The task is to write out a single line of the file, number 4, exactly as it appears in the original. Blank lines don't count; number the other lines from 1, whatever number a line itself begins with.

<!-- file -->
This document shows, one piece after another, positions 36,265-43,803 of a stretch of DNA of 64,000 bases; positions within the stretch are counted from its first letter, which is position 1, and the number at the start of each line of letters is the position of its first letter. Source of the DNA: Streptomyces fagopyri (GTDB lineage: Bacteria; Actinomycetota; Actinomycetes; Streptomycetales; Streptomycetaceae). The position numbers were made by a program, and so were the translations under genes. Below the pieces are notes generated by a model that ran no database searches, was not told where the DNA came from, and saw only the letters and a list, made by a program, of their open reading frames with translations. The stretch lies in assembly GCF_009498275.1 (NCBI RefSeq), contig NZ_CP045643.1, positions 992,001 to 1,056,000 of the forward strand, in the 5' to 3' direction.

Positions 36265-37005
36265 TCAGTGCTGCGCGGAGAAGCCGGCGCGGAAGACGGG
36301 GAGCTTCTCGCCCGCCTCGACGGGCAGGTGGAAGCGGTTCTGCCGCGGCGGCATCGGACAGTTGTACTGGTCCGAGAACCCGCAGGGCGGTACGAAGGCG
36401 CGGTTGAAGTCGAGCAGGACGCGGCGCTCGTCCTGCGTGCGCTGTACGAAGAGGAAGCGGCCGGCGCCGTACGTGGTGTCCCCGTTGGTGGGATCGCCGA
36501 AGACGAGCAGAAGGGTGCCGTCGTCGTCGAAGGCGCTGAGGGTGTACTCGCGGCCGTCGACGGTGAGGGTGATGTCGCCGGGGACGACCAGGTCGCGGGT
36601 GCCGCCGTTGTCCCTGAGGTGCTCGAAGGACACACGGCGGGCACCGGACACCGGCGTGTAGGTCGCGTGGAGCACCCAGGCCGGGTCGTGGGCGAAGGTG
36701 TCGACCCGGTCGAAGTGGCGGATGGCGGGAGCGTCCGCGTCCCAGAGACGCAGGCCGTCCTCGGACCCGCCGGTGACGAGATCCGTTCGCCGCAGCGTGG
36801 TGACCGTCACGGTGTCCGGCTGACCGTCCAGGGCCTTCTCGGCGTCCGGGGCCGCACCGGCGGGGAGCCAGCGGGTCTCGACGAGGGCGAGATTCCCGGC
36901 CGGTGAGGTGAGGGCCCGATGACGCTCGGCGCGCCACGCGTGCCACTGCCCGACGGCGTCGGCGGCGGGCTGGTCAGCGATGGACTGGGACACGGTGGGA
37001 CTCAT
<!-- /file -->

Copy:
36301 GAGCTTCTCGCCCGCCTCGACGGGCAGGTGGAAGCGGTTCTGCCGCGGCGGCATCGGACAGTTGTACTGGTCCGAGAACCCGCAGGGCGGTACGAAGGCG